China – new 1.6% Chinese yuan fall as PBOC Fixes Yuan Reference Rate At 6.3306 (prev 6.2298). Biggest 2 day drop in 21 years. Reactions from 15 major banks to the new PBOC yuan fixing procedure here.
My view: the distortion of the strong $ grows. For Europe means euro cannot fall and so regional reforms matter so much more now. Check out just how weak the euro has been
And new Chinese economic data out this morning – (via Fast FT)
New data show industrial production slowed in July to a year-on-year pace of 6 per cent, its weakest since April and down from 6.8 per cent in June (which was its best reading since December). Economists had anticipated a pace of 6.6 per cent.
Retail sales grew at a 10.5 per cent pace, missing forecasts and falling from the 10.6 per cent pace in June.
Also, fixed-asset investment—which includes spending on infrastructure, factory equipment and property construction—weakened back towards the 14-year low seen two months prior. The year-to-date pace fell from 11.4 per cent in May to 11.2 per cent last month, missing forecasts that it would rise to 11.5 per cent.
Surely more stimulus to come...
As for Chinese effective growth for this year, down to 6%+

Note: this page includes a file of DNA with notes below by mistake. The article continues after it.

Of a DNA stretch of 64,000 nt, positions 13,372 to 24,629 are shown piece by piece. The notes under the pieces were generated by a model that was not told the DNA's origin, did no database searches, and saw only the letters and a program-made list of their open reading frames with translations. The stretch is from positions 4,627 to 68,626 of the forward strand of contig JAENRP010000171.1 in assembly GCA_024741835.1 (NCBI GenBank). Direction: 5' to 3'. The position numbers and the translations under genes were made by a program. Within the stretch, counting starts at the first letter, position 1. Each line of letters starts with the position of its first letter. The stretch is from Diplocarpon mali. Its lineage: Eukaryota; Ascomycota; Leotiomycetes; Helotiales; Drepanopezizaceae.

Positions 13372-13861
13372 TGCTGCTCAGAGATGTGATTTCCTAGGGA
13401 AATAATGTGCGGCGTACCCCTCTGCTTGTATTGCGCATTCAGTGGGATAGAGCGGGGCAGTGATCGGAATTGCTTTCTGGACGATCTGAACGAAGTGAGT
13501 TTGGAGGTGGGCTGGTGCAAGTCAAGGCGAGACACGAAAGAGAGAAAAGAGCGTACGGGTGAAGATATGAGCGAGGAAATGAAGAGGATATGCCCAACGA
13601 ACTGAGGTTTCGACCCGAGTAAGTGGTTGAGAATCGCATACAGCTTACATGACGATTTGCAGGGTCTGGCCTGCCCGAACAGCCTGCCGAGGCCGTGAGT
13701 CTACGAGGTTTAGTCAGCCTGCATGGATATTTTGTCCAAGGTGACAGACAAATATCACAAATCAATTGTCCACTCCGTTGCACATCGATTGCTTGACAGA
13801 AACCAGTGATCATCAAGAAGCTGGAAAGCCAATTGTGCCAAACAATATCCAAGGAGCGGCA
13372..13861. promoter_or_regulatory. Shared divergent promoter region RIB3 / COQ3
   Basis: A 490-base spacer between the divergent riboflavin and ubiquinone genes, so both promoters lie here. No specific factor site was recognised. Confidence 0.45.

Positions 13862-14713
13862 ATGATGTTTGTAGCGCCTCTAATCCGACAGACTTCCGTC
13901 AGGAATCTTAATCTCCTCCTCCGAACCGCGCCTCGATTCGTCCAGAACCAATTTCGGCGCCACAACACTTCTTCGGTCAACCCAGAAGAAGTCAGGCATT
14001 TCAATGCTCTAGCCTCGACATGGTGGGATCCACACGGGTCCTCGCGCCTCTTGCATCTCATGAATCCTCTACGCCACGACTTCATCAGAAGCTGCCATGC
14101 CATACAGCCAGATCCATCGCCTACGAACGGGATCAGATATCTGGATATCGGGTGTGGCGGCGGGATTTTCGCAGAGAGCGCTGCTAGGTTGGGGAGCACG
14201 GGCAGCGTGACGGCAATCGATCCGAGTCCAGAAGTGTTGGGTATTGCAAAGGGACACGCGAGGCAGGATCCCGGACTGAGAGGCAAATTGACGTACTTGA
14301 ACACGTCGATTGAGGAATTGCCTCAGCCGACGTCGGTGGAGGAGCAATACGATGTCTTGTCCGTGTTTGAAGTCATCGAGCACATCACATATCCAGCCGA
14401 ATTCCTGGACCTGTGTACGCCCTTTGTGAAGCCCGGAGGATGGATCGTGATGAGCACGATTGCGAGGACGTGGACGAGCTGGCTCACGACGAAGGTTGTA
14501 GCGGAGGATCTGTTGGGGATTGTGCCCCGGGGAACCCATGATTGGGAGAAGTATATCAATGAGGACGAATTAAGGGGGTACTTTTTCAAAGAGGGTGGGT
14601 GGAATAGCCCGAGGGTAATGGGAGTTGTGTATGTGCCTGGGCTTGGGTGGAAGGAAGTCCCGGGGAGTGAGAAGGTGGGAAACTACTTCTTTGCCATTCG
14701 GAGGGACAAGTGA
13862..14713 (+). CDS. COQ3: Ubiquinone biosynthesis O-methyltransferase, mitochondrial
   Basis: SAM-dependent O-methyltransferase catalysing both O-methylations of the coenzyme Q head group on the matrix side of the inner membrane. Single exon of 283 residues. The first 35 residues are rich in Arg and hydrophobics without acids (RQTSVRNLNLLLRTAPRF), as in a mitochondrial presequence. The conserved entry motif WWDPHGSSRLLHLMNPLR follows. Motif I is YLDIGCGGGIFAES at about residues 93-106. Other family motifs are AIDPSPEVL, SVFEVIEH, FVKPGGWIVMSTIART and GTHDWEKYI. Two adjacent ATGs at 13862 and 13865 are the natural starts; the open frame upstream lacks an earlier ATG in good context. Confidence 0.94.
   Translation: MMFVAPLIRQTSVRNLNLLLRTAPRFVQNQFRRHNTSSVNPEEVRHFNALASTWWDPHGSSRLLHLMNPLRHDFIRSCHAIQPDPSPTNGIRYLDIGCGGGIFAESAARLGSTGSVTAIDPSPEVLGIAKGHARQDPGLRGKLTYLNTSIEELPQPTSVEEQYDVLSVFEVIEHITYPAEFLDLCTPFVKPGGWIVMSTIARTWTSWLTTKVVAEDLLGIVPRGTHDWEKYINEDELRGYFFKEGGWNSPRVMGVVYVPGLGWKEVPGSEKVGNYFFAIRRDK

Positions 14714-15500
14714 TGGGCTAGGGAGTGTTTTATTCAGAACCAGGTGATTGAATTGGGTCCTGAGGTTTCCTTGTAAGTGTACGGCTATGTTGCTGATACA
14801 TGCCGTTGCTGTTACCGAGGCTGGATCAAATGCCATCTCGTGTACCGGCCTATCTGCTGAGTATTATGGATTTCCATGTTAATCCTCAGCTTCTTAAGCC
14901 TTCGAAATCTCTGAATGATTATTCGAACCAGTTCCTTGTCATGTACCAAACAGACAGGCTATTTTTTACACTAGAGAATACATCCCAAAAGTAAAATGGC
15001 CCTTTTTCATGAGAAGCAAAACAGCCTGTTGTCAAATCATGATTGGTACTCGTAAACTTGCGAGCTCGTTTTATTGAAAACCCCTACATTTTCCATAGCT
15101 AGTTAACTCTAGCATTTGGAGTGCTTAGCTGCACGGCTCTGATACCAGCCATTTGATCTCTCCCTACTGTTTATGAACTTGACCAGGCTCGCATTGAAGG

IMF – busy commentary day as they say re China that ‘New Mechanism For Yuan Central Parity Is A Welcome Step…should allow market forces to have a greater role in determining the exchange rate’ whilst reported by DJ newswires that ‘reportedly IMF officials have told Eurozone officials that they are ready to participate in Greece bailout package in October’. On latter need detail as to whether they are pushing still for debt restructuring or not.
Greece - Greek Economy Minister Stathakis says Greece will post a small increase in GDP in 2016. Should do – some easy 2015 comps!
US interest rates - CME Fedwatch now pricing Fed rate lift-off at the following probabilities Sept: 45% (Yest. 54%), Oct: 51% (Yest. 60%), Dec: 72% (Yest. 75%). Let's face it a rate hike of any materiality being pushed back...
Japan - Japanese producer prices contracted by the most in four-and-a-half years as steep drops in the price of energy continue to weigh on inflation. The producer price index shrank by 3 per cent in July from a year earlier. Abenomics! Yen should still weaken in my view...